Creates new types of ‘greyhound racing industry participant’

From 1 September, the new Regulation allows the Commission to implement an enhanced registration framework covering a broader range of people involved in the greyhound racing industry. This includes people who:

  • perform health services on a greyhound – such as massage therapy, acupuncture, non-invasive detection and/or chiropractic treatment
  • offer or invite applications to own a greyhound
  • own, lease or occupy a greyhound trial track.

Also, the new Regulation clarifies registration types for people who:

  • officiate at a greyhound race or trial as a race starter, judge, lure operator or kennelling assistant
  • artificially inseminate a greyhound

If you performed any of these activities before 1 September 2019, you must lodge your application to become registered before 31 December 2019.

You can continue your current involvement in the industry while your application is processed by the Commission.

If you do not apply before 31 December 2019, action can be taken against you if you continue to perform these activities without being registered.

The Commission will inform people covered by these new types about what they need to do to apply for ongoing registration.

Clarifies and defines reporting obligations on participants

Participants must notify the Commission and provide details:

Within 14 days of

  • a change to the participant’s name, address or contact details
  • when a greyhound is whelped
  • a change in the ownership of a greyhound
  • when a greyhound is inseminated (whether naturally or artificially)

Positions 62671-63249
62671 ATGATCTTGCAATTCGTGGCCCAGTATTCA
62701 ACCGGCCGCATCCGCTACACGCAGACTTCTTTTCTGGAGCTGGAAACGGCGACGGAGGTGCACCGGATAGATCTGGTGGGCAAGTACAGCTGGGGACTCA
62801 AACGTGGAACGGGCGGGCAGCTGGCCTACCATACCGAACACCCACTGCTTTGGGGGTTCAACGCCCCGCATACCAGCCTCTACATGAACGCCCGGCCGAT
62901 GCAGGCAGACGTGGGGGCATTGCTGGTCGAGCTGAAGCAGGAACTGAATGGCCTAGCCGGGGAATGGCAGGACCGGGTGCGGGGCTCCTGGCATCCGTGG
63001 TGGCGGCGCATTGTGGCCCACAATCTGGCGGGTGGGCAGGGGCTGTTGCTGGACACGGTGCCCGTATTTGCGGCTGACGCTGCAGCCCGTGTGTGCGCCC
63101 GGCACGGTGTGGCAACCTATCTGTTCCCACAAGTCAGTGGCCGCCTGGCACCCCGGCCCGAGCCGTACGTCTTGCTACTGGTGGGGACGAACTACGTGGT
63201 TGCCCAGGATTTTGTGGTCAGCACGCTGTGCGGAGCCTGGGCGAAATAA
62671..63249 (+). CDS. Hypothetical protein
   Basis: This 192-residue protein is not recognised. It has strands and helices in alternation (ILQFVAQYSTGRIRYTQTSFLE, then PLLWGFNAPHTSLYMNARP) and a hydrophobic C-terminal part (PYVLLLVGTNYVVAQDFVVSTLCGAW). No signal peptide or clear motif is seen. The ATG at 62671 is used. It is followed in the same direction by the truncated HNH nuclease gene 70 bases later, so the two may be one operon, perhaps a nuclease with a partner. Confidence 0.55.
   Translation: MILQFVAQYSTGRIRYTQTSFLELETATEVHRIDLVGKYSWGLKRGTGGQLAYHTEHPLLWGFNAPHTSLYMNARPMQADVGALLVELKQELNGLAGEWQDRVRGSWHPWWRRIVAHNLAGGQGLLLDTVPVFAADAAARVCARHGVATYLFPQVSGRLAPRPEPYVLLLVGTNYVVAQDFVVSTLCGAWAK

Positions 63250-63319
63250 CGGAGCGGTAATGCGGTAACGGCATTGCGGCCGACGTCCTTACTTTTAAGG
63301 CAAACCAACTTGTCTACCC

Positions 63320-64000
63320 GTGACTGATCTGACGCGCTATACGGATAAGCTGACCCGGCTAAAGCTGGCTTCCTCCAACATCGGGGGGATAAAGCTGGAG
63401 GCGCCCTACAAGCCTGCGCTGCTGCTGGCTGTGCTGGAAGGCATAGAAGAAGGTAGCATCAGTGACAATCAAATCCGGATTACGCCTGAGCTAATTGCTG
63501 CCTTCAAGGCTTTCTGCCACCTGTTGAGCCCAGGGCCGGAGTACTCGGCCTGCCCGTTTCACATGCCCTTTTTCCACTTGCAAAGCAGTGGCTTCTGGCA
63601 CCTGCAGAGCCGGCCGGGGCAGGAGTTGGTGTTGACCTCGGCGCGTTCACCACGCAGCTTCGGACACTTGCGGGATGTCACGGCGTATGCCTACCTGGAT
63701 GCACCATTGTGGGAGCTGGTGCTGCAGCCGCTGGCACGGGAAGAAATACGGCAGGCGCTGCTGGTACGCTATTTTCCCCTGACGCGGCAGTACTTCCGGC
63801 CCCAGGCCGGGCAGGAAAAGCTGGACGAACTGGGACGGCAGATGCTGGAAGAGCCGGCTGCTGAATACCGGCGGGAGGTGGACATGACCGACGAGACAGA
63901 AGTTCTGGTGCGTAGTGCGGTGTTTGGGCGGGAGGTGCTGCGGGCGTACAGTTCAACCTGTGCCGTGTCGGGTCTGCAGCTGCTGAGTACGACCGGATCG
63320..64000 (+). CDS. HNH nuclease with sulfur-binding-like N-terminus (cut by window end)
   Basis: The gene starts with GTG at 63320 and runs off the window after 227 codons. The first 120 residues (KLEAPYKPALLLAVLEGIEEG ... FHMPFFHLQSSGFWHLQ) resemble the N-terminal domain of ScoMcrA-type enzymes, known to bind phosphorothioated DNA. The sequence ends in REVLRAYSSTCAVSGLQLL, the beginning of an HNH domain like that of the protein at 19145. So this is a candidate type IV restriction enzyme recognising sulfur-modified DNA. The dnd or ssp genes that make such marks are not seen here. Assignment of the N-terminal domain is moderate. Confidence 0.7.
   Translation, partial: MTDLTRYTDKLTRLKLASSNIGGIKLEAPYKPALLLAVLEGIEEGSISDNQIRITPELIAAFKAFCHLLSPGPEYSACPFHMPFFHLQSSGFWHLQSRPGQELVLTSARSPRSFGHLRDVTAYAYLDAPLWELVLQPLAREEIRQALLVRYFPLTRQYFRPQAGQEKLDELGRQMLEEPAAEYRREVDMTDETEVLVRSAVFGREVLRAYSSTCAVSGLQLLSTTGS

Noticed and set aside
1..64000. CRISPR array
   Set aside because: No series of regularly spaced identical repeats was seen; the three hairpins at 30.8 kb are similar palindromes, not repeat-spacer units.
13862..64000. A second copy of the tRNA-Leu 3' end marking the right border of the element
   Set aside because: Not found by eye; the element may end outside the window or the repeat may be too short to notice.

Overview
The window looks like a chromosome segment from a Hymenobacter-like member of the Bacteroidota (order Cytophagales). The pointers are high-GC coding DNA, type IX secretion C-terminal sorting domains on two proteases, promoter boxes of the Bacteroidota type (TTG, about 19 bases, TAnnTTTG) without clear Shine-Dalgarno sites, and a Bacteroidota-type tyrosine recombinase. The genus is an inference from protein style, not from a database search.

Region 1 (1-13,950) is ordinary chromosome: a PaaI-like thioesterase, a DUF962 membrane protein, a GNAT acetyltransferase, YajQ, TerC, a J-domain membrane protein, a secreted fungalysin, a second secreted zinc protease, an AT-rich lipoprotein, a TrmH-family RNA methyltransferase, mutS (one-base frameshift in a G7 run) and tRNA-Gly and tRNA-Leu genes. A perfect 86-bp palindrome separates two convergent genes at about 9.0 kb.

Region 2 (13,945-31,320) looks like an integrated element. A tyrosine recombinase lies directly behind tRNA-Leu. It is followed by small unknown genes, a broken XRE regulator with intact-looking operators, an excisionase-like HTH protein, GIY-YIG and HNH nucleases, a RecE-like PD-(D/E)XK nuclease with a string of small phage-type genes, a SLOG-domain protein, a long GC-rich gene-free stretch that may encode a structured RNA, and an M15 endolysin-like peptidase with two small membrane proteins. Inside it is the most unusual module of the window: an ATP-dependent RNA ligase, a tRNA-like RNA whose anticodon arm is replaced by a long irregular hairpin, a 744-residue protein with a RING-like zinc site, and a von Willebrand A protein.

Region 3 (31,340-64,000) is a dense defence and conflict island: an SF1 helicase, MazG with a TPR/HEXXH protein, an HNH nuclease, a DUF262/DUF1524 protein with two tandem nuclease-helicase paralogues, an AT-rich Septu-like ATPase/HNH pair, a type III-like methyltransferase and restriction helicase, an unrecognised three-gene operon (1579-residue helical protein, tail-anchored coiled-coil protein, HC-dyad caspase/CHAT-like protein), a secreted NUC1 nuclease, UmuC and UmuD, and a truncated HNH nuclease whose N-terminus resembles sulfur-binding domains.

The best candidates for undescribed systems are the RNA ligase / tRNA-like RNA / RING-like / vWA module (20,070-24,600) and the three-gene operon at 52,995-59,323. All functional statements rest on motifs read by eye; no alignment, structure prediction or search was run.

• when a greyhound ceases to be a greyhound for which the Commission is responsible (e.g. when the greyhound is registered on the NSW Pet Registry)

Within 7 days

  • if they are charged with an animal cruelty offence under the Prevention of Cruelty to Animals Act 1979 or an indictable offence under another law (an ‘indicatable offence’ means any offence for which a person can be imprisoned for more than two years)

Within 3 days

  • of a change in the premises at which a greyhound is ordinarily kept

Within 2 days

  • of the death of a greyhound.

No significant impact as these requirements are already part of the Greyhound Racing Rules or GWIC policies, except that participants are now required to notify the Commission if they are charged with an animal cruelty offence.

The Commission is facilitating compliance with notification obligations by updating its application and other forms.

Requires the Commission to maintain registers for greyhounds, industry participants and trial tracks

The Commission will maintain registers of greyhounds, participants and trial tracks as part of its records database. Registers are important for linking greyhounds to participants and for greyhound tracking purposes.